Cases of mumps have recently been identified in Virginia, particularly among college-aged students. Local health department staff have been investigating these cases to determine epidemiologic links between them.
Mumps is an acute viral illness most often characterized by parotitis (swelling of the salivary glands), orchitis (swelling of the testes), or oophoritis (swelling of the ovaries) unexplained by a more likely diagnosis. Other symptoms may include low-grade fever, myalgia, anorexia, malaise, and headache. However, mumps infection may present as only nonspecific or primary respiratory symptoms and up to 20% of infections are asymptomatic.
The incubation period for mumps is roughly 18 days (range 12-25 days) and individuals are infectious from 3 days before until 5 days after the onset of parotitis.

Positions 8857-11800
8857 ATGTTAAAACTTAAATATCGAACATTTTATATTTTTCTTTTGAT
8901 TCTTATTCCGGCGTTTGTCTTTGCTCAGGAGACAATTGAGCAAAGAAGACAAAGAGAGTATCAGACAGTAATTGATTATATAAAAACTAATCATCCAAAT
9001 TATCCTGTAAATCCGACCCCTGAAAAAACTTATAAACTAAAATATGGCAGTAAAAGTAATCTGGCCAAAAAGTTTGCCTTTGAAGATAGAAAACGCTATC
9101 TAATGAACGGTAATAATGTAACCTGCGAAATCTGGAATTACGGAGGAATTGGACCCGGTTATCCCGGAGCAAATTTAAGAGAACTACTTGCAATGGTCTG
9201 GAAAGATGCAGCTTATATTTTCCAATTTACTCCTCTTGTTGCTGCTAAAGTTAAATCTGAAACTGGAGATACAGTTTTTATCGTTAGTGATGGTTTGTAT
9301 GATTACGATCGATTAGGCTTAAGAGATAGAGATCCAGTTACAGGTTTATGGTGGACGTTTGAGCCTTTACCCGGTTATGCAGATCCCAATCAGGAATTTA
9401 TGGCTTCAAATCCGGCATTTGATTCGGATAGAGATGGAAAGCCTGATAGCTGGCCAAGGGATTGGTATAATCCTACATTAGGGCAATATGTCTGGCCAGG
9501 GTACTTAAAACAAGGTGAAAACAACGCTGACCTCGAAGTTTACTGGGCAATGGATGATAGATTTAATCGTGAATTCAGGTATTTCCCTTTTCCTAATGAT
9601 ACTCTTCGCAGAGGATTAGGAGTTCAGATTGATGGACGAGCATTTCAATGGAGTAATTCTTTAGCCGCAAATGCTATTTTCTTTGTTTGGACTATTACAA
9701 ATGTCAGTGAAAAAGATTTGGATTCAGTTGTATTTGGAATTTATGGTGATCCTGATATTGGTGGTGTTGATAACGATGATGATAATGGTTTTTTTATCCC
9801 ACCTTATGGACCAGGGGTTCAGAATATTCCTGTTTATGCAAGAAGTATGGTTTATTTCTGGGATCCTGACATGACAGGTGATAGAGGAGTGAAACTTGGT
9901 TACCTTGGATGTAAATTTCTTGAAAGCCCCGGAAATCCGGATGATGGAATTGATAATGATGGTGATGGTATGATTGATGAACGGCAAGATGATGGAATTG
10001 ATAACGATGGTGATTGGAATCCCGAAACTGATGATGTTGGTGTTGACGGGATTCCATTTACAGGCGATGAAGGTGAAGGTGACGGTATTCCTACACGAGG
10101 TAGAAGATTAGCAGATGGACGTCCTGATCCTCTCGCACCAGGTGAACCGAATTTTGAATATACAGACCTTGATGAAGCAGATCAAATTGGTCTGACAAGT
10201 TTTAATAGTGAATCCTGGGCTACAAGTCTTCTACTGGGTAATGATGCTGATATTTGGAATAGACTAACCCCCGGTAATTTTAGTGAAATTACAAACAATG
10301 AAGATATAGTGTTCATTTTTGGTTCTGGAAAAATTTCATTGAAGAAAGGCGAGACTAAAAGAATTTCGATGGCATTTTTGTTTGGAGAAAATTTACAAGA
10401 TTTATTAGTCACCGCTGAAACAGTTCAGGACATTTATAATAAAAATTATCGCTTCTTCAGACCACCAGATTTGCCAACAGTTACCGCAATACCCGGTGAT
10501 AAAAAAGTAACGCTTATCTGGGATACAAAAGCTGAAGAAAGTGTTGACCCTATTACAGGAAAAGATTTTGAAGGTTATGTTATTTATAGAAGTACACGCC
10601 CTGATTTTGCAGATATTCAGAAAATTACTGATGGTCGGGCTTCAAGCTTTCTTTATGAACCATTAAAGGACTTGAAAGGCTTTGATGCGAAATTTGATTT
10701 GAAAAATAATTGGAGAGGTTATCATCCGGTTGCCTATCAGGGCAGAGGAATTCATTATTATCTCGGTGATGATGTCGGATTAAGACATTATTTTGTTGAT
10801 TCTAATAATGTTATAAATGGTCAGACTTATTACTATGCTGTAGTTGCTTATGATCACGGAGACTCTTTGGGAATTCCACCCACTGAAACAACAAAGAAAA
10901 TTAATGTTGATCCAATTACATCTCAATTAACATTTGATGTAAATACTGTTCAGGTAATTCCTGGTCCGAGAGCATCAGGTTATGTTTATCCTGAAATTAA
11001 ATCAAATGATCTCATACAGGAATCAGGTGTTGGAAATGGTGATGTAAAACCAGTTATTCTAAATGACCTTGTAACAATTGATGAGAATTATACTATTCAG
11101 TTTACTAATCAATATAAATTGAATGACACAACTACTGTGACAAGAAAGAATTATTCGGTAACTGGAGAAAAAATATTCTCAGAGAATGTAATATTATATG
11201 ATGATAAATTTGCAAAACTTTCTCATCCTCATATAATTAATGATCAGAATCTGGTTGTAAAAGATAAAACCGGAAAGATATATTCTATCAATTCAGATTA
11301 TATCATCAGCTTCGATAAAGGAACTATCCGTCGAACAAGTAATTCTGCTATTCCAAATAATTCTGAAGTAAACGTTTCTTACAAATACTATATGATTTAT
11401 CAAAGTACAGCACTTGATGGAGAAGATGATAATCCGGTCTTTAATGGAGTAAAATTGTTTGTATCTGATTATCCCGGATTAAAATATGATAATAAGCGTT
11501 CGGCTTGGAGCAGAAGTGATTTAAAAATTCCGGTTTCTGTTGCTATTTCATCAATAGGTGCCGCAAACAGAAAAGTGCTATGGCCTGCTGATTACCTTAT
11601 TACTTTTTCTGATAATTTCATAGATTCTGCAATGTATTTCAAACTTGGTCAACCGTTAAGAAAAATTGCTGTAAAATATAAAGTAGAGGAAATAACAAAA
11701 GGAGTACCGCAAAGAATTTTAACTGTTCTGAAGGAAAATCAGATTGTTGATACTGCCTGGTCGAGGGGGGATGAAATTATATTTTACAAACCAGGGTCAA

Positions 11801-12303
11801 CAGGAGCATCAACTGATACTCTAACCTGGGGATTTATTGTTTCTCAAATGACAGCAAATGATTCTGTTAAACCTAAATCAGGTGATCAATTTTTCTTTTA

While two-dose vaccination with the MMR (measles, mumps, and rubella) vaccine is the best way to prevent mumps infection, the vaccine is not 100 percent effective.
If you are experiencing signs/symptoms of mumps, please contact your health care provider.
Local health departments also offer many routine vaccinations. Contact your local health department for more information.